Oxoid, a member company of Fisher Scientific Intl., faced a rather complicated packaging project with its dispenser cartridges containing antimicrobial susceptibility testing (AST) discs. Oxoid's products are used in clinical and industrial laboratories to isolate and identify the bacteria or other organisms causing disease or spoilage. One of the leading manufacturers and distributors of microbiological culture media and other diagnostic products, the company makes the discs for in-vitro use by laboratories to determine the most appropriate antibiotic and dosage level for infections. Since the firm exports its products all over the world, it must comply with the different regulatory requirements in the many markets it serves, and so provides product information in 10 languages. To boost productivity and accomplish the task successfully, the company recently installed a packaging line incorporating a Romaco (www.romaco.com) Noack Model 623 blister-packing machine and a Promatic Model P100 cartoner.
Installed at Oxoid's headquarters and production site in Basingstoke, Hampshire, in the U.K., the line packs the dispenser cartridges containing multiple AST discs with the help of the two systems, which interface with ancillary equipment, including a specialized feeder from Britain's Electro-Mec (aspnet.electro-mec-reading.ltd.uk) and a Polyphem blister-inspection system from Germany's Laetus (www.laetus.com), both of which were furnished through Romaco in a turnkey capacity.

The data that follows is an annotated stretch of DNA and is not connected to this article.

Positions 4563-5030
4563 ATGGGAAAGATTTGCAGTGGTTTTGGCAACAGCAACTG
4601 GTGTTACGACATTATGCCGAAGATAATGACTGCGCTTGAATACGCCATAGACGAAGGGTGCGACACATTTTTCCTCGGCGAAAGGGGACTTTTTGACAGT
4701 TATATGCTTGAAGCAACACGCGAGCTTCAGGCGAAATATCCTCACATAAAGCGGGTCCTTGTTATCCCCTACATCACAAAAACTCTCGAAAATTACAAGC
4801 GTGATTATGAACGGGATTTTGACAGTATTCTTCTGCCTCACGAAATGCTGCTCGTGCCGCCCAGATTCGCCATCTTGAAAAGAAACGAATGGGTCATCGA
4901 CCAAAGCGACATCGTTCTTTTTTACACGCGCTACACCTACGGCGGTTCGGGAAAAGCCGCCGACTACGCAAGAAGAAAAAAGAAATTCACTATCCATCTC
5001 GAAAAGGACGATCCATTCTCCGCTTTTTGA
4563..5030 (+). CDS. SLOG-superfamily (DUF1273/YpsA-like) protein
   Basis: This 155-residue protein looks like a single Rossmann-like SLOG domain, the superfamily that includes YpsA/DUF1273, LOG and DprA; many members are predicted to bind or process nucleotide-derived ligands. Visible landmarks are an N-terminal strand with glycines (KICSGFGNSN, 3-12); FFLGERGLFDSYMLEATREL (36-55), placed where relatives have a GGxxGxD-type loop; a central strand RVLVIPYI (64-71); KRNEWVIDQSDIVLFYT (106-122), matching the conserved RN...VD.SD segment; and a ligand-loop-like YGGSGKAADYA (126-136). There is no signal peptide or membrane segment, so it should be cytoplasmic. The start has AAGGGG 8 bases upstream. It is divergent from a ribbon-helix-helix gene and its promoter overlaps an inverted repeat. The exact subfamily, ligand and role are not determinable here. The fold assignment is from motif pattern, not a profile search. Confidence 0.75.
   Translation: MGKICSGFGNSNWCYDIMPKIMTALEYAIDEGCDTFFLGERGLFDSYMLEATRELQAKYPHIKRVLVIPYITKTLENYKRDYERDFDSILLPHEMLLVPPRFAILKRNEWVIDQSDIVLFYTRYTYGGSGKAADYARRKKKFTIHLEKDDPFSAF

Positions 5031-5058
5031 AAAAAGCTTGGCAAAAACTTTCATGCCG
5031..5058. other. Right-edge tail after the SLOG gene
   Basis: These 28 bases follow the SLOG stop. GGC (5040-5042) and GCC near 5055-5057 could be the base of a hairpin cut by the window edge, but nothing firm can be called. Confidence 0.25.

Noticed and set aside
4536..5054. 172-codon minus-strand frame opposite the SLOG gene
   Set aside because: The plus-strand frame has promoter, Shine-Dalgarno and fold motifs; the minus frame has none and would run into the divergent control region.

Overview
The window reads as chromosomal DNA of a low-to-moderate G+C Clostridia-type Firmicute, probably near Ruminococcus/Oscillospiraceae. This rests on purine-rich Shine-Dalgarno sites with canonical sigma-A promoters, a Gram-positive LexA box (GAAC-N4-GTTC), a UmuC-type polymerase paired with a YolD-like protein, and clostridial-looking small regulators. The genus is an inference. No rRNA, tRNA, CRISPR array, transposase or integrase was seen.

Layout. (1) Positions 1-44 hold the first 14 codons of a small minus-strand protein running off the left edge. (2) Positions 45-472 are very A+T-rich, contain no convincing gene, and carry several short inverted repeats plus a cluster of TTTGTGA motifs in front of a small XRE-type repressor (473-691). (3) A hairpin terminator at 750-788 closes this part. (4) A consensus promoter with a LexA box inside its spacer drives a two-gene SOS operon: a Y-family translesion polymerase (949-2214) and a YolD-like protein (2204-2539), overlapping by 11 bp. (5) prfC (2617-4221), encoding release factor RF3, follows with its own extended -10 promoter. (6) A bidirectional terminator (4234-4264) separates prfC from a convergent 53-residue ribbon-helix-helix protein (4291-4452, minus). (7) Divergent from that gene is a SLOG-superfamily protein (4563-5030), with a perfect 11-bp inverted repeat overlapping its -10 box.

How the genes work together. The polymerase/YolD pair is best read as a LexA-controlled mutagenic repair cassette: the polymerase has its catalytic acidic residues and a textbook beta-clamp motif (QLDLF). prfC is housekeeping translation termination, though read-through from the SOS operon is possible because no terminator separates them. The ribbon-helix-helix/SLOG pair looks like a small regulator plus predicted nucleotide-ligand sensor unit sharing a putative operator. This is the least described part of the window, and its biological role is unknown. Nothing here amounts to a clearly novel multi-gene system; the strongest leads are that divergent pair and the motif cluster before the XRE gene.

The Basingstoke plant is the company's main production and administrative site, supported by wholly owned sales and distribution companies in Europe, the Americas, Asia and beyond.
The Basingstoke location is the company's main production and administrative site, supported by a network of wholly owned sales and distribution companies located in Europe, North and South America, Asia and Australia.
Also made in the Basingstoke plant, each of the AST discs is impregnated with a specific amount of antibiotic and is contained in specially designed, spring-loaded cartridges that hold 50 discs. Measuring about 8 cm long, each cartridge is then delivered to the packaging area for final packoff.
According to Oxoid, the new line is helping to jumpstart output through higher levels of automation, as the blister machine and cartoner replace older equipment. The Noack system has an extended feeding channel to accommodate two cartridge depositors from Romaco that were designed especially to accommodate Oxoid's products. These feeding channels operate in tandem to ensure a high degree of autonomy. As one depositor empties, the feed switches to the other depositor for a continuous flow of product. Complete elimination of moisture is essential for correct operation of the cartridges, so each blister pocket also contains a dessicant tablet fed by means of the Electro-Mec feeding unit installed alongside the cartridge depositors.
The project has been running smoothly at every stage, from specification to installation and commissioning.